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Painful Urination

Interstitial Cystitis and Painful Urination

Interstitial cystitis (IC) is often referred to as the “evil twin” of endometriosis since the symptoms of IC and endometriosis can be similar. Interstitial cystitis is another complicated disease that affects that bladder, causing women pain, pressure, and discomfort in the bladder area.

Some women with IC may experience only pelvic pain, while others may also describe urinary frequency (urinating more than 7 times a day), urinary urgency, or getting up to urinate several times at night.

Accurately diagnosing endometriosis and IC is crucial in alleviating symptoms of pain since both of these conditions are 2 completely separate diseases. Sometimes one disorder may mask other co-occurring disorders and it takes a skilled physician to correctly differentiate the many possible sources of pelvic pain.

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Diagnosing Interstitial Cystitis (Painful Bladder Syndrome)

Diagnosing interstitial cystitis is not as simple as just taking a medical history and looking into symptoms. Our specialists rely heavily on the information gathered during a Potassium Sensitivity Test (PST) to guide them toward an accurate diagnosis. Women who have symptoms of overactive bladder might need this test done to help determine the root cause of the issue so appropriate treatment can begin.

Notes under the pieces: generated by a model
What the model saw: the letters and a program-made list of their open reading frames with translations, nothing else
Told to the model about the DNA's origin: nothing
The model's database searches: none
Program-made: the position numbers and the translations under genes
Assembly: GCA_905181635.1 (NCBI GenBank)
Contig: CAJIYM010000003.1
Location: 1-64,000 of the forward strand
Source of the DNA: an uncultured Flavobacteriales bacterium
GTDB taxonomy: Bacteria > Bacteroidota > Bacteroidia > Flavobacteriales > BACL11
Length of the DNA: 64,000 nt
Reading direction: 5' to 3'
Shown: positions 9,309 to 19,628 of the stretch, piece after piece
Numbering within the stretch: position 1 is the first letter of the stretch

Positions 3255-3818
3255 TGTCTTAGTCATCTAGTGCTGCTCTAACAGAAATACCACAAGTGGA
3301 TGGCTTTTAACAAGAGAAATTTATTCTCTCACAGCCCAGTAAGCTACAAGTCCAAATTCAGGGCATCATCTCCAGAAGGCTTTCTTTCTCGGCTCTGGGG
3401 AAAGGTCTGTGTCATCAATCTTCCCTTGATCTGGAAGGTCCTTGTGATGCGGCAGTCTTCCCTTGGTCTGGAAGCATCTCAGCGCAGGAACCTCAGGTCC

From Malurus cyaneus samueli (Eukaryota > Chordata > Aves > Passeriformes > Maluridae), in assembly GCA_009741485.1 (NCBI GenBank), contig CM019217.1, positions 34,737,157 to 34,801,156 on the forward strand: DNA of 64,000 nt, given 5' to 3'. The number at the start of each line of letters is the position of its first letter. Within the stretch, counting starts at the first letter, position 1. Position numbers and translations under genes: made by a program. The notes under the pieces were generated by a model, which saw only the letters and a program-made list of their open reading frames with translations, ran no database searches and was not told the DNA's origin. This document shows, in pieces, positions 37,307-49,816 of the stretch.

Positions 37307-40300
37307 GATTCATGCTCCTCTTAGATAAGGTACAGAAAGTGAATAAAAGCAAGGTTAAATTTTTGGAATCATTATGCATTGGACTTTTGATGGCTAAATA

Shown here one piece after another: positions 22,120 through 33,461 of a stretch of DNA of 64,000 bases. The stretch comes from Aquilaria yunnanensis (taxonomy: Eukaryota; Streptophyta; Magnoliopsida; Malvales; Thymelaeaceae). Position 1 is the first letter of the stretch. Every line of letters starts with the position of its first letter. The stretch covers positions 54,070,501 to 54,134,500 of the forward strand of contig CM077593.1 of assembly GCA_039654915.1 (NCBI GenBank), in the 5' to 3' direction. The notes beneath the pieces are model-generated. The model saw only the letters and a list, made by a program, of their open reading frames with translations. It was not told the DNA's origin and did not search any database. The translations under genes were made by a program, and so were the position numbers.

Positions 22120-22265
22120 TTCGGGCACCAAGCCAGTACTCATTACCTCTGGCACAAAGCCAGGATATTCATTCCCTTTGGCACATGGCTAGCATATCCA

What is a PST?

A potassium sensitivity test (PST) is a simple office procedure performed by a nurse practitioner that tests the bladder for IC. First, a tiny plastic catheter is placed into the bladder. Then, two different solutions are instilled into the bladder, testing the bladder for IC. The procedure is no more uncomfortable than a pap smear, takes less than 10 minutes, and requires no preparation. A PST allows us to know that you have this problem (IC/PBS) that we would not know otherwise. Once we know you have IC, we can more effectively treat you.

Painful Urination Treatment

What if I am positive?

If you have a positive PST and have a convincing history of urinary symptoms, it is likely that you have IC. You will return to the doctor for a consultation and start an effective treatment regimen that includes an oral medication and bladder treatments.

What if I am negative?

A negative test does not necessarily mean that you do not have IC. You will return to the doctor for a consultation and to discuss further diagnostic testing and treatment options.

Our practitioners are ready to help you find relief from OAB. Contact us or use our chat today for a consultation to determine if a potassium sensitivity test is necessary.

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